Screen Reviews
Flamin’ Hot

Flamin’ Hot

Searchlight Pictures

Directed by Eva Longoria

Starring Emilio Rivera, Tony Shalhoub, Dennis Haysbert, Matt Walsh

In Flamin’ Hot, Vacho Montañez (Emilio Rivera) lives somewhere in the L.A. metroplex, where he’s struggling to get by. Minimum wage jobs and little education left him with the options of starving or selling drugs to other unfortunates. His kids don’t have shoes or food, but his wife, Judy (Annie Gonzalez), keeps the faith. One day someone suggests he apply for a job at the Frito Lay plant that makes Doritos. Vacho can barely write, but he gets in as a floor sweeper and inveigles his way into a friendship with the plant engineer (Dennis Haysbert ), who teaches him how the machinery operates.

Ambition will only get you so far, but one day Vacho asks the question, “Why are there no spicy hot corn snacks?” Mexicans love hot dishes, perhaps Americans will as well. It’s an excellent question, and he and his family set out to create a hot spice powder to put on the corn chips. After all, dipping corn chips in hot sauce was everywhere in his universe.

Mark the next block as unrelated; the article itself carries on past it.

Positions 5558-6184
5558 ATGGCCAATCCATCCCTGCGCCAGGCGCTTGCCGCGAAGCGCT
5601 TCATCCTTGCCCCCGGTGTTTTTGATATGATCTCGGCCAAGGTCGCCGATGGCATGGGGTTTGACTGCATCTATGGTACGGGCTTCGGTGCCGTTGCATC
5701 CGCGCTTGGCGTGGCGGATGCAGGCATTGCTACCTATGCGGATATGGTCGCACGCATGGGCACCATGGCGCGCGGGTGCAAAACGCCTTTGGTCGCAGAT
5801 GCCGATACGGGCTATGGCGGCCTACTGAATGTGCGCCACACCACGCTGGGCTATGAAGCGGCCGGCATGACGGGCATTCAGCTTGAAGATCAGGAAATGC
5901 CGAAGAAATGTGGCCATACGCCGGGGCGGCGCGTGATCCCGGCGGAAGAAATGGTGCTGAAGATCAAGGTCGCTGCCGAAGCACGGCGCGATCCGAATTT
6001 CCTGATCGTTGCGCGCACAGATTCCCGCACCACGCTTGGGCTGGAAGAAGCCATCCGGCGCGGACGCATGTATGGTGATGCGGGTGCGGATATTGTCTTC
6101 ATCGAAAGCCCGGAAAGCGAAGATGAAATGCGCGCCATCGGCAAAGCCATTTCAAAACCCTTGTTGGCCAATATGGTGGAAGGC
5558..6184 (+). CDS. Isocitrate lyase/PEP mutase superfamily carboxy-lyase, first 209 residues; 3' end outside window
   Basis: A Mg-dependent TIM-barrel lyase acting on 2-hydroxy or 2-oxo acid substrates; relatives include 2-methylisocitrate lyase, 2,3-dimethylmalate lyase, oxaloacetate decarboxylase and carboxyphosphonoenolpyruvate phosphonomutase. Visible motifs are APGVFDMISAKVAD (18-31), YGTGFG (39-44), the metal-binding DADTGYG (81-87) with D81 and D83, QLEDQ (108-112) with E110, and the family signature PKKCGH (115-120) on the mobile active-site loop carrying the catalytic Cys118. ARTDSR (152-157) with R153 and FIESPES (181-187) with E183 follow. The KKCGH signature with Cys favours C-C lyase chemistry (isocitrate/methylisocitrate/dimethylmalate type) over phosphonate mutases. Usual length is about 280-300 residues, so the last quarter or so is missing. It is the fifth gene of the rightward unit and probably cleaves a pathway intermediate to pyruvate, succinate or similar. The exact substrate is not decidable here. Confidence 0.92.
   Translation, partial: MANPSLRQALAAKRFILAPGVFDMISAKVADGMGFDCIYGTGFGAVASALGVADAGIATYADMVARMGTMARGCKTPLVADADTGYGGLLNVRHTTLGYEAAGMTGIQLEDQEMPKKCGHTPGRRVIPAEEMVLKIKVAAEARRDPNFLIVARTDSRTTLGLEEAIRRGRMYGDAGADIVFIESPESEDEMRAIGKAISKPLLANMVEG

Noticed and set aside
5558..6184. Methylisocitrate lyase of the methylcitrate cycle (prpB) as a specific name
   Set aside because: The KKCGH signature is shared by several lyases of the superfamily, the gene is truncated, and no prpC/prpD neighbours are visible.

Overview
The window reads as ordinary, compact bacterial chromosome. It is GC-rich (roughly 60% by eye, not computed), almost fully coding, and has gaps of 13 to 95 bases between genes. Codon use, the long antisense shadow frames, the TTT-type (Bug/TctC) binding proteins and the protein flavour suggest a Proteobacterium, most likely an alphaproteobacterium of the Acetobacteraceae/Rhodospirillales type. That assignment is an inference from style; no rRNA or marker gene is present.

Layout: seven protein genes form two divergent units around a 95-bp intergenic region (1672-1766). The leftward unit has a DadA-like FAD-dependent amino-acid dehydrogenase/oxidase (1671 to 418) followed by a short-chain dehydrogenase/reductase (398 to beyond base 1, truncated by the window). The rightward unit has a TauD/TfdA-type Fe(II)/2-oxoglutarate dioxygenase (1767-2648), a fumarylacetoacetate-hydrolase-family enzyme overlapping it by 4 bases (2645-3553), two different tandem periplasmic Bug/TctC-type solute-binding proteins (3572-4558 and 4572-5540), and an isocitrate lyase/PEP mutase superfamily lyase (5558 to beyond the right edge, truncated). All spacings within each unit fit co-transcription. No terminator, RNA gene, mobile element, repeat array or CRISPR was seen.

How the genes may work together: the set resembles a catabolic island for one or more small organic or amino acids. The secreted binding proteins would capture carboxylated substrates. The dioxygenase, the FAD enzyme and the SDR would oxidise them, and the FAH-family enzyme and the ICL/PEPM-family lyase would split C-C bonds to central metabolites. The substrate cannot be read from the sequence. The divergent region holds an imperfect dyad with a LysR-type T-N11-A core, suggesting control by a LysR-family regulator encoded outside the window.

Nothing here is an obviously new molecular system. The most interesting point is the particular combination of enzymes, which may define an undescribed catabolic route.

The rest is history. He got a batch of these chips made, kickstarted a marketing campaign in the Mexican community, and made his fortune while he kept the factory open. He essentially invented marketing to the Spanish community.

Cue the mariachis.

Flamin’ Hot isn’t a biopic, and it’s not a documentary, but it is an engaging tale of an American success story. Montañez is earnest and likable, his wife supportive, and his kids cute. Even the jerks at the factory that look down on him have a quirky charm. They certainly are jerks but they are at least entertaining jerks. The Plant Engineer is a good teacher, and once you convince him you are willing to learn, he’s on your side. And even the drug dealers aren’t drastically evil. OK, they are evil, but in a cinematically entertaining way.

Odd facts about the snack food business pop up here and there, and I doubt many of us ever consider HOW a Dorito is manufactured. As this is a dramatized documentary, it may not get a full theatrical release, but I encourage you to look for it on the popular streaming services. The story is tight, the cast excellent, and the message is never heavy handed.

You might even consider munching a bag of “Flamin’ Hot” Doritos while you watch.

Florida Film Festival


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